The quantum electrodynamic process of photon–photon scattering has for the first time been confirmed experimentally to a high degree of certainty.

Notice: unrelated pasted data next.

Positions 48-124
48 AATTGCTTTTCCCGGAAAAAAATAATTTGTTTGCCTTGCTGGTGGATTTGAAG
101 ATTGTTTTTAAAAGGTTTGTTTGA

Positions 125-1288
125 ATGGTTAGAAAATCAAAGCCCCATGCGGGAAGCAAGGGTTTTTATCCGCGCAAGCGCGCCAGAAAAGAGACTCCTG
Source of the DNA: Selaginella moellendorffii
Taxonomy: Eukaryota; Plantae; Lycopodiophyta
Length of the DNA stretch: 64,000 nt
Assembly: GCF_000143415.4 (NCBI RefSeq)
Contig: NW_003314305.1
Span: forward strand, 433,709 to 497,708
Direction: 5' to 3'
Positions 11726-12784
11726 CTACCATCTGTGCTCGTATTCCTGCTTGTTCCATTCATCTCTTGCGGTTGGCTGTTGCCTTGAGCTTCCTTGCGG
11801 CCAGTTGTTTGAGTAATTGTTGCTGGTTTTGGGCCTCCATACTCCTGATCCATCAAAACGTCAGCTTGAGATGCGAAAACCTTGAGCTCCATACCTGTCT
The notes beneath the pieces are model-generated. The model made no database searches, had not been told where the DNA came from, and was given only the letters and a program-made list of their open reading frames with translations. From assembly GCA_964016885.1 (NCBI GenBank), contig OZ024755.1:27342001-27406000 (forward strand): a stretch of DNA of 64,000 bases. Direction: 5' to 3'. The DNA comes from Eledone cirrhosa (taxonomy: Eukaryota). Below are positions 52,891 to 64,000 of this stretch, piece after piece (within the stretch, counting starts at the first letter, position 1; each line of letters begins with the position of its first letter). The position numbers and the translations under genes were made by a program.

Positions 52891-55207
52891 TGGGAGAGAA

CERN’s ATLAS collaboration, which involves hundreds of physicists from around the world, made the breakthrough after analysing a large dataset of candidate scattering events using a neural network. Their discovery could fuel new research into a variety of theories beyond the Standard Model of particle physics. In classical electrodynamics, photons cannot interact with each other because they have no charge. At the same time, however, quantum electrodynamics predicts that two photons can scatter off each other by exchanging virtual charged fermions or W bosons. Some theorized extensions to the Standard Model predict that these scattering events are sensitive to as-yet unconfirmed particles, including axions and magnetic monopoles. To test these theories, physicists at CERN’s Large Hadron Collider (LHC) have attempted to induce photon–photon scattering by firing heavy ions towards each other at relativistic speeds. As they pass closer and closer to each other, the ions exchange an increasing number of virtual photons. If scattering occurs between any two of these photons, the ion pair will lose a small amount of energy and emit a pair of real photons. These light flashes will then hit opposite sides of the detector, revealing the characteristics of the original scattering event. Colliding lead ions In 2017, both the ATLAS and CMS collaborations, based at the LHC, searched for evidence of these photon pairs during high-energy collisions between lead ions that they had recorded in 2015. From a total of 13 candidate events, the experiments reported photon–photon scattering to certainties of 4.4σ and 4.1σ respectively – which falls short of the widely accepted 5σ certainty threshold required to confirm an experimental discovery. Read more Light is seen to scatter off light The ATLAS collaboration has now repeated the experiment using a far larger dataset of 59 candidate scattering events, gathered from a further, more extensive series of lead-ion collisions carried out in 2018. In addition, they developed a neural network to more effectively distinguish the photon pairs that indicate these scattering events from all the background photons picked up by the detector. This allowed the team to greatly increase the certainty to 8.2σ, which is well beyond the accepted threshold. Several recent theories have predicted that measurements of photon–photon scattering could be sensitive to phenomena beyond the Standard Model. These include particles containing just one magnetic pole, which is forbidden by classical electrodynamics, as well as axions, which are theorized to solve the strong CP problem of quantum chromodynamics. The discoveries of the ATLAS collaboration could, therefore, inform future studies aiming to confirm and constrain these theories, potentially allowing much-anticipated updates to the Standard Model. The full results are described in Physical Review Letters